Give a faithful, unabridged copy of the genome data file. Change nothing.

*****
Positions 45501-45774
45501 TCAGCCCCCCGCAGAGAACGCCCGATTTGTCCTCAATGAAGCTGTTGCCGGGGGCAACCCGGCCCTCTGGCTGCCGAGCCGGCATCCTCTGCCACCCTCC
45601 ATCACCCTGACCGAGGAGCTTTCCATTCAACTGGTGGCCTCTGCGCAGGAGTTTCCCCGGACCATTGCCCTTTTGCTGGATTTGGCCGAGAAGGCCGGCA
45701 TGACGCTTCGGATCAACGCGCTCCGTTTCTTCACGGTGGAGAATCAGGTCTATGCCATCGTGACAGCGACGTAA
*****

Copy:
Positions 45501-45774
45501 TCAGCCCCCCGCAGAGAACGCCCGATTTGTCCTCAATGAAGCTGTTGCCGGGGGCAACCCGGCCCTCTGGCTGCCGAGCCGGCATCCTCTGCCACCCTCC
45601 ATCACCCTGACCGAGGAGCTTTCCATTCAACTGGTGGCCTCTGCGCAGGAGTTTCCCCGGACCATTGCCCTTTTGCTGGATTTGGCCGAGAAGGCCGGCA
45701 TGACGCTTCGGATCAACGCGCTCCGTTTCTTCACGGTGGAGAATCAGGTCTATGCCATCGTGACAGCGACGTAA